PENALTI ES AND REWARDS
 Five VP are earned for completing the assigned
mission and if no enemies are within 6” of the
mission objective at game end.
 Two VP are earned per VC/NVA captured
unharmed, one VP if captured wounded (OOF).
 Two VP are earned per confirmed VC/NVA dead.
FNG: 2
nd
Tour

© 2012 DARBY ECKLES – TWO HOUR WARGAMES
100
 Two VP are earned per suspicious civilian
detained as a result of Speak Local checks during
the Check Point mission.
 One VP is earned per unconfirmed VC/NVA
dead.
 Ten VP are lost per FWF MIA.
 Four VP are lost per FWF death.
 Four VP are lost if the assigned mission is not
completed (the items or location is captured, FWF
are wiped out, or key personnel are taken out).
 Two VP are deducted per FWF wounded.


FI GHT
The enemy has been spotted! Now, go kill him!
OBJ ECTI VE
 Your objective is to destroy the enemy forces.
 To be successful, you must inflict as many
casualties on the enemy as possible while taking
as few casualties as you can.
SPECI AL I NSTRUCTI ONS
 Game length is a minimum of 12 turns with the
possibility of additional turns.
 At the end of 12 turns, roll 1d6. If the result is 5
or 6, then the game ends. If the result is lower, an
additional turn occurs. Repeat at the end of each
additional turn.
EAL AND ENEMY FORCES
 One PEF, plus a chance (1-3) of an additional
PEF per level of EAL above 1.
 If the EAL is 5 or greater then one of the resolved
PEFs will be a PC. When resolving a PEF the
player will roll 1d6. On a score of 1-3 it is a PC
instead. The last PEF will always be a PC if it has
not been encountered previously.
DEPLOYMENT
 After placing terrain on the table, roll 1d6 to
determine what sector your unit starts in. Your
unit starts the game in the best cover nearest the
center of this sector.
 FWF reinforcements arrive from the table edge of
the squads deployment sector.
 Roll 1d6 per PEF and PC to determine which
sectors they deploy in.
 Each PEF and PC deploys into the best cover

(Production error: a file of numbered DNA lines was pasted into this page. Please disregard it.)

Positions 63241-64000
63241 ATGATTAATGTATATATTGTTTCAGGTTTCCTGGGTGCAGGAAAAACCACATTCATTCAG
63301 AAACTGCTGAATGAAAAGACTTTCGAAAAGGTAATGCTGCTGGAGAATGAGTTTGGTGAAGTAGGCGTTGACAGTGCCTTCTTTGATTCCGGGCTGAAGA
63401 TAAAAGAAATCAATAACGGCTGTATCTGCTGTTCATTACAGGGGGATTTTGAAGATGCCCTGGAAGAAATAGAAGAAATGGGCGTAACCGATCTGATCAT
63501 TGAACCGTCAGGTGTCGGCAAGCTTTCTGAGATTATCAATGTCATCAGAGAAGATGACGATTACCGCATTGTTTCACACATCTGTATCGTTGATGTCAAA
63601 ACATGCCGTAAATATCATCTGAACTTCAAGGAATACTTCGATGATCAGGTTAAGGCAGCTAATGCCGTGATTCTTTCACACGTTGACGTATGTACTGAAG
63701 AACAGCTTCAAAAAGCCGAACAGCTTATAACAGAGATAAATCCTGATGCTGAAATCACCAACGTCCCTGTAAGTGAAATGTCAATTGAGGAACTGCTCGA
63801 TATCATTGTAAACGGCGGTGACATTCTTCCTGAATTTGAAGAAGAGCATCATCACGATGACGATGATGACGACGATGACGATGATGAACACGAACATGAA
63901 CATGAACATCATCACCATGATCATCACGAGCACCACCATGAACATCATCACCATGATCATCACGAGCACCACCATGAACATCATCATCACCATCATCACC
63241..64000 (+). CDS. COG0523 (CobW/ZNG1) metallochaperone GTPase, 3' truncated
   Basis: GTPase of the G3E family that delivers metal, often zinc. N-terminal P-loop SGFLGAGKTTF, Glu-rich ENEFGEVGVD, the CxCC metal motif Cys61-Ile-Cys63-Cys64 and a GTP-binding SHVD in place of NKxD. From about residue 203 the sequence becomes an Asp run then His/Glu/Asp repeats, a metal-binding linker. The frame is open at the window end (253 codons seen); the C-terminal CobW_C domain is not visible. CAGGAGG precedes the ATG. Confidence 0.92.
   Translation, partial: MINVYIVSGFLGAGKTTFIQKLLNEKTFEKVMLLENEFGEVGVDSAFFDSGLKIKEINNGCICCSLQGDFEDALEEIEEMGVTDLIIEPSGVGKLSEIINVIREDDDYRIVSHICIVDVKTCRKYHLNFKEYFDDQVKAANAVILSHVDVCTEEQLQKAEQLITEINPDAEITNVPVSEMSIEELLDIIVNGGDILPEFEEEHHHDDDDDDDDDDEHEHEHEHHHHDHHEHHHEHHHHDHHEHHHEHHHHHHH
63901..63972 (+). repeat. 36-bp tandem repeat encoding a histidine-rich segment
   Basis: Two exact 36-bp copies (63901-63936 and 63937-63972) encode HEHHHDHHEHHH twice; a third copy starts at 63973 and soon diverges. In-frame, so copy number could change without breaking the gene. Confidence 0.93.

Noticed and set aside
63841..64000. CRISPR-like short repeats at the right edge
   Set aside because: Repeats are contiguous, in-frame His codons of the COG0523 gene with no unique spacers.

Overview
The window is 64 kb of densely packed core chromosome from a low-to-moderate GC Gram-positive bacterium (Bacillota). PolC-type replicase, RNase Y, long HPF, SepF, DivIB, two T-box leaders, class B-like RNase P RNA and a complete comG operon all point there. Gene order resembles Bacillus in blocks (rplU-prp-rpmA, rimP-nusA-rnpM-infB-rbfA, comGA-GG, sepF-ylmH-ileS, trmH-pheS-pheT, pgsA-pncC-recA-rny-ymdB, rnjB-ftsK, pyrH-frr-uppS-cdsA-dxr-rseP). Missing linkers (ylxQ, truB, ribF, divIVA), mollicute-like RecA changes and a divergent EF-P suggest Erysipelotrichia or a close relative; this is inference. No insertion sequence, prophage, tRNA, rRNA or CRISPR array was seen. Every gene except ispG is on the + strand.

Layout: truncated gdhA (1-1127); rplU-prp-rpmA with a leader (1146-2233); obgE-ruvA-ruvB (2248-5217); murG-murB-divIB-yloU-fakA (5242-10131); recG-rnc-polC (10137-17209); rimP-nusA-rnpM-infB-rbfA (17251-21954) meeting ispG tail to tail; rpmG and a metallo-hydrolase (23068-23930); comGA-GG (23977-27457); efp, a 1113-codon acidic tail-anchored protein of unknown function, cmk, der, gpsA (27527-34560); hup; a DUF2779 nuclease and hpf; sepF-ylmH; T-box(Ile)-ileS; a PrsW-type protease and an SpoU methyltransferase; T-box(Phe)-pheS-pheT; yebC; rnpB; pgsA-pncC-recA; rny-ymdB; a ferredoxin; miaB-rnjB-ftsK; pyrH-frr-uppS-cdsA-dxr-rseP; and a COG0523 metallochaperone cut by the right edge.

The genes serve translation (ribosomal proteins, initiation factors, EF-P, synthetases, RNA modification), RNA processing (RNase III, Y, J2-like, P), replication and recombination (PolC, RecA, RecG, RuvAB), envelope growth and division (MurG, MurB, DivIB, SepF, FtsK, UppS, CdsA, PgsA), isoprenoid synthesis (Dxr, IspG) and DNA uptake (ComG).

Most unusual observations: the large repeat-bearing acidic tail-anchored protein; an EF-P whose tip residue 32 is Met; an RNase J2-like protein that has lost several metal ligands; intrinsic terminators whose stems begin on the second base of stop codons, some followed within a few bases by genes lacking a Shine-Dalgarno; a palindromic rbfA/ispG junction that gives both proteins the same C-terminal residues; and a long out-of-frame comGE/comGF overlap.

nearest the center of the sector unless in the same
sector as the FWF, in which case they deploy into
the best terrain in the sector near the center of the
table.
 VC/NVA reinforcements enter via table edges of
random sectors.
PENALTI ES AND REWARDS
 Three VP are earned per VC/NVA captured
unharmed, two VP if captured wounded (OOF).
 Two VP are earned per confirmed VC/NVA dead.
 One VP is earned per unconfirmed VC/NVA
dead.
 Ten VP are lost per FWF MIA.
 Five VP are lost per FWF death.
 Two VP are deducted per FWF wounded.

PATROL
A patrol is an everyday sort of thing. Your unit is out
wandering around the boonies looking for trouble, yet
hoping to not find any…
OBJ ECTI VE
 Your objective is to patrol each sector and engage
any enemy encountered.
 To be successful, you must gain LOS to the
center of each sector from a location in that sector
as well as to each PEF generated at the start of the
game. You then withdraw from the tabletop via
your entry point before the game length expires.
SPECI AL I NSTRUCTI ONS
 Game length is a minimum of 14 turns with the
possibility of additional turns.
 At the end of 14 turns, roll 1d6. If the result is 5
or 6, then the game ends. If the result is lower, an
additional turn occurs. Repeat at the end of each
additional turn.
EAL AND ENEMY FORCES
 One PEF plus a chance (1-3) of an additional PEF
per level of EAL above 1.
 If the EAL is 5 or greater then one of the resolved
PEFs will be a PC. When resolving a PEF the
player will roll 1d6. On a score of 1-3 it is a PC
instead. The last PEF will always be a PC if it has
not been encountered previously.
FNG: 2
nd
Tour

© 2012 DARBY ECKLES – TWO HOUR WARGAMES
101
DEPLOYMENT
 After placing terrain on the table, roll 1d6 to
determine what sector your unit begins. Any table
edge of that sector may be the entry point.
 FWF reinforcements only arrive at the FWF entry
point.
 Roll 1d6 per PEF and PC to determine which
sectors they deploy from.
 Each PEF and PC deploys into the best cover
nearest the center of the sector.
 VC/NVA reinforcements enter via table edges of
random sectors.
PENALTI ES AND REWARDS
 Two VP are earned for each PEF revealed by
your unit (squad or your platoon but not non-
platoon forces).
 Three VP are earned per VC/NVA captured
unharmed, two VP if captured wounded (OOF).
 Two VP are earned per confirmed VC/NVA dead.
 One VP is earned per unconfirmed VC/NVA
dead.
 Ten VP are lost per FWF MIA.
 Five VP are lost per FWF death.
 Two VP are deducted per FWF wounded, or if the
unit did not exit the tabletop before the game
length is reached.
 Wounded FWF NOT withdrawn with the unit or
off the table (via Dust-off for example) count as 4